Skip to main content


New Website, New Blog, but the Old Blog Archive remains: September 28, 2023

After many years of wanting a real website, this month I finally have a website designed by the very knowledgeable Rey Rey Rodriguez ( TheMindOfReyRey ). My old blog,  Vacation-Travel-Adventure  continues with the same address but it is located in the "Archives" tab on my new website . The new blog which is a continuation but with much better resolution for 4K screens, it is now at .

Chobe National Park, Botswana: Feb 29-Mar 1, 2016

The drive from Savuti to Chobe was a very long drive with rain most of the way. Getting there, we drove through a large reserve of Teak trees. Cutting of teak is prohibited in this reserve.

We've seen impala in all the parks, but Chobe seems to have thousands. They are everywhere. Near one of the large herds of impala, we spotted a Leopard Tortoise. This tortoise is one of the "small 5" of Botswana.

The geology of Chobe is another unique feature. The soil in this part of Chobe is quite red, and the western park boundary is also the border of Botswana and Namibia. Botswana is higher than Namibia because the Namibian land sunk as a result of an ancient geologic event. The Chobe River divides the two countries in this area.

After a short siesta at our camp, we headed out to explore more of Chobe. Like in Savuti, there is a large and fierce pride of lions. We went to look for them.

In our search, we saw more impala, elephants, banded mongoose, and we found a lion family lounging in the road. This group included several adult females, mixed sub-adults, and young cubs. We could see nine lions on one side of the road and on the other side was one 16-month old male whose mane was just beginning to grow. From a nearby bush we could hear the sound of new cubs and see a female. The unseen cubs sounded like Tasmanian devils with their little screams, roars, and meows.

We lingered with the lions until almost 7pm and returned to our campsite as daylight was turning to dusk. As we were freshening up for dinner, Moses saw a lion laying in the grass behind his tent. He quickly let us know that there were lions about. His order to us was to "minimize our movements." Eddie our chef had been cooking three kinds of meats for our last dinner in the bush and the lions thought they were invited. Within in minutes, daylight was completely gone. Moses shined a flashlight into the grass and we saw eight pairs of lion eyes staring back at us. Moses and Duks set up additional lights around our dining canopy, and we continued with our dinner plans, moving slowly, and sat down to eat a fabulous meal. Eddie, the chef, bravely sat with his back to the lion infested grass. Within a few minutes we saw the dark forms of the lions move, grumbling and making low calls, away from our campsite.

Whew, eight lions and five humans walking! That was exciting and scary, and it meant that I wasn't going to sleep well--I didn't. Sleep didn't come easy or fast to me, but I must have fallen asleep because I woke to the noise of group of elephants grazing next to our tent. In the night I heard the low calls of lions and trumpeting of elephants. Then, it began to rain hard.

In the morning it was still raining while we packed and ate our last breakfast. Moses took us for a last drive in Chobe. It took three hours to get to the park gate and along the way we saw some white-backed vultures perched on a dead tree.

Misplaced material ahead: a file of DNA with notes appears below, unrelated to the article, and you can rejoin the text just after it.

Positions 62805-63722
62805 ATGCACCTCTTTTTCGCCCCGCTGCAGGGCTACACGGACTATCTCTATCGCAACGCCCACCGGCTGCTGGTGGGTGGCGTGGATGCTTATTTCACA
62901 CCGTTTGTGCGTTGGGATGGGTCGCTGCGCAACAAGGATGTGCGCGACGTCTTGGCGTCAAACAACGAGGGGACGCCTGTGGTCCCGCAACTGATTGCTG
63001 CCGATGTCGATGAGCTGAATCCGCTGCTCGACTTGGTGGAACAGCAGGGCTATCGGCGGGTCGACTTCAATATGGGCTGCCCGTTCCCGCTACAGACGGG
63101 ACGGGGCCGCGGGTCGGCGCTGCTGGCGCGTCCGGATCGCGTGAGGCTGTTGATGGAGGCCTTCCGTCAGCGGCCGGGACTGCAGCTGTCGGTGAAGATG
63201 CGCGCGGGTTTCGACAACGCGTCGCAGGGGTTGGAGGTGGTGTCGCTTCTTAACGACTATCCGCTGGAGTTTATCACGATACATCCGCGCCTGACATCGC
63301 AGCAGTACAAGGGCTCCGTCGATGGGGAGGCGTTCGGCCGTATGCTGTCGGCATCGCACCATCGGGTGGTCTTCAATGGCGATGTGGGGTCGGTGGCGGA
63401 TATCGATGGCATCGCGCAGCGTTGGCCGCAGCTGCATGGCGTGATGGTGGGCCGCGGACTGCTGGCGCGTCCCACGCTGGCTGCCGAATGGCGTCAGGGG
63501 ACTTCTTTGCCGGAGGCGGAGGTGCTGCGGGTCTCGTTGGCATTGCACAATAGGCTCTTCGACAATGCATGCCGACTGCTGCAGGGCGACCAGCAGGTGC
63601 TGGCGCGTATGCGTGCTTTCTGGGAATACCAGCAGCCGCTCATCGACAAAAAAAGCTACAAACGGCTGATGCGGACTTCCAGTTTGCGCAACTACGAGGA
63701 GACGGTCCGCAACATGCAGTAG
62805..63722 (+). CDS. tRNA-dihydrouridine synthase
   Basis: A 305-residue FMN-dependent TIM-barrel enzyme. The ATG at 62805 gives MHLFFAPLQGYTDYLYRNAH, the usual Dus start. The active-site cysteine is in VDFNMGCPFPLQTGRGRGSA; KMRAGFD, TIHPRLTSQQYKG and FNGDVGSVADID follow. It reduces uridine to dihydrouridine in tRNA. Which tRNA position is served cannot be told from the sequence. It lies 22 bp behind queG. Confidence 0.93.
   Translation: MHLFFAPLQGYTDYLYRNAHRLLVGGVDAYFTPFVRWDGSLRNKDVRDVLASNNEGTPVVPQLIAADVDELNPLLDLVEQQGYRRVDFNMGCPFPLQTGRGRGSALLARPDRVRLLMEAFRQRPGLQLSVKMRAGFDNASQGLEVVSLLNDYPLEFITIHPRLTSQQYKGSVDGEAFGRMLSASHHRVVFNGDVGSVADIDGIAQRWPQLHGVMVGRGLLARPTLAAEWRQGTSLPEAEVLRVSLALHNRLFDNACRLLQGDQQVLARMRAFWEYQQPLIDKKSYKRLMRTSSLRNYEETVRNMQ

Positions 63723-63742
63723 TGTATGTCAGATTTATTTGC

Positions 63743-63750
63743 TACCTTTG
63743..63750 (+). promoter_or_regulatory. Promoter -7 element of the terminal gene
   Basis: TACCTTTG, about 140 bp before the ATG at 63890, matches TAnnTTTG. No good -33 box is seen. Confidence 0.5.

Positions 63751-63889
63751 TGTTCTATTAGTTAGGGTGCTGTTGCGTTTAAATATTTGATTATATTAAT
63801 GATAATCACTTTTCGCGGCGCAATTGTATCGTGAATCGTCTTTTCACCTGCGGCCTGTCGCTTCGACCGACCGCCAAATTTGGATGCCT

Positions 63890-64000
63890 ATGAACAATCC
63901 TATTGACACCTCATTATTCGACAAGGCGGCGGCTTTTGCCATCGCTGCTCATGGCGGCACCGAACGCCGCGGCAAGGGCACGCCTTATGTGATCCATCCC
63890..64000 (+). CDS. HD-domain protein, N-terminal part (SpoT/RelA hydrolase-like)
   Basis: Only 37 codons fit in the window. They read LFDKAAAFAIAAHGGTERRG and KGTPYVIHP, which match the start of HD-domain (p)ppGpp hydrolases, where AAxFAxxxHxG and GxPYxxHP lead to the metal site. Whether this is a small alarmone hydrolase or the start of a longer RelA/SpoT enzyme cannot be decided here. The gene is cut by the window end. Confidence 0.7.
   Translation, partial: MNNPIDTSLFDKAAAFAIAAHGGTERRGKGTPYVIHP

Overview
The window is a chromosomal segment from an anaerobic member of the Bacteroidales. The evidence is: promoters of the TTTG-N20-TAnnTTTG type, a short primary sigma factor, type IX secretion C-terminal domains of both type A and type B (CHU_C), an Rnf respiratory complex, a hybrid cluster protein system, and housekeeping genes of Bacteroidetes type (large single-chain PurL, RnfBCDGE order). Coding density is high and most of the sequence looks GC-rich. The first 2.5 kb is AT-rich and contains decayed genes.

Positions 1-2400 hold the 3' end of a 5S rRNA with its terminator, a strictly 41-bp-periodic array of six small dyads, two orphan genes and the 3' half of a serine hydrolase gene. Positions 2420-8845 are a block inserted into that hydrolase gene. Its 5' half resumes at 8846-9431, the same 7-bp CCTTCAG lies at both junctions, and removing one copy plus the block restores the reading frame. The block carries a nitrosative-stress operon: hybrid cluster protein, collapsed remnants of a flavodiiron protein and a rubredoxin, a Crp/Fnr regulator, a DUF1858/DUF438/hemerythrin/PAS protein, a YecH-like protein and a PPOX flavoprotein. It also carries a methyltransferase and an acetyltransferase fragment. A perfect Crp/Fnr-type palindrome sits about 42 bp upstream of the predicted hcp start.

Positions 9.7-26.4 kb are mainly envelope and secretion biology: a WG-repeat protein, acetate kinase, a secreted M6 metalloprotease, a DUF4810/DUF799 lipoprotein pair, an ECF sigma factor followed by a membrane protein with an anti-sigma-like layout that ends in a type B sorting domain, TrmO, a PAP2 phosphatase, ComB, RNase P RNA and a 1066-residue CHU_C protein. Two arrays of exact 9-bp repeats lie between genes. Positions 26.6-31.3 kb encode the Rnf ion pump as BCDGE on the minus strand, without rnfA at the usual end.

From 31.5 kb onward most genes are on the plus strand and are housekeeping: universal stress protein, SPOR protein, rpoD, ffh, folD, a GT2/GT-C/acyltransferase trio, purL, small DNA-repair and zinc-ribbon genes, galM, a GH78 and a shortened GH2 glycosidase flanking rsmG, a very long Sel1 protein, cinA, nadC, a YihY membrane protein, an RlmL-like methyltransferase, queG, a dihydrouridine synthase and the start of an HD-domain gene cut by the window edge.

The group of lions we saw yesterday afternoon, were still in the same spot. They were so lazy, probably full from last night's hunting, that we didn't stay long.

We watched several large Chacma Baboon groups. This guy contently sat next to the truck alternately dozing and serenely watching us.

At the Chobe River we found a drama in the making. We saw a sub-adult male lion sitting on a small hill in front of a depression. Soon, a female hippo and her very, very young baby emerged from the depression followed by the male hippo. The hippo family slowly headed toward the river with the lion following.

The mother and her child finally made it safely to the river where they were safe from the lion. The male hippo kept watch until the baby was safe.

Not too far from the river, we found a black-backed jackal enjoying someone's leftovers. He was chewing on the leg of an impala.

We found more baboons enjoying the puddles caused by the recent rain.

Each day that we have been in Botswana, we have seen giraffes. This last day was no exception. The giraffes and some impala had placed themselves near the exit gate and it was like they were saying goodbye to us. Moses delivered us to the Kasane Airport for our flight to Johannesburg.

We saw such a diversity of animals and landscapes on this mobile safari with Unlimited Safaris and Moses:

Lions:           58 plus the heard, but not seen cubs in Chobe
Elephants:  100s
Leopard:         2
Buffalo:      100s
Rhino:             0

Besides four of the "Big 5" we saw hundreds of giraffe and zebra, thousands of impala, and so many other amazing animals like hippos, the cheetah, the caracal, baboons, monkeys, many different kinds of antelope and birds.

Our guide was Moses. He is the owner of Unlimited Tours & Safaris UnlimitedSafari. We asked Unlimited Safari to design a trip for the two of us and couldn't be happier. Our chef was Eddie and he along with Duks made sure we had excellent food and a comfortable tenting experience complete with hot showers and a clean camp toilet.

Credit cards (Visa & MC) were widely accepted in Maun (the town we flew into to begin our Safari) and at the airport in Kasane.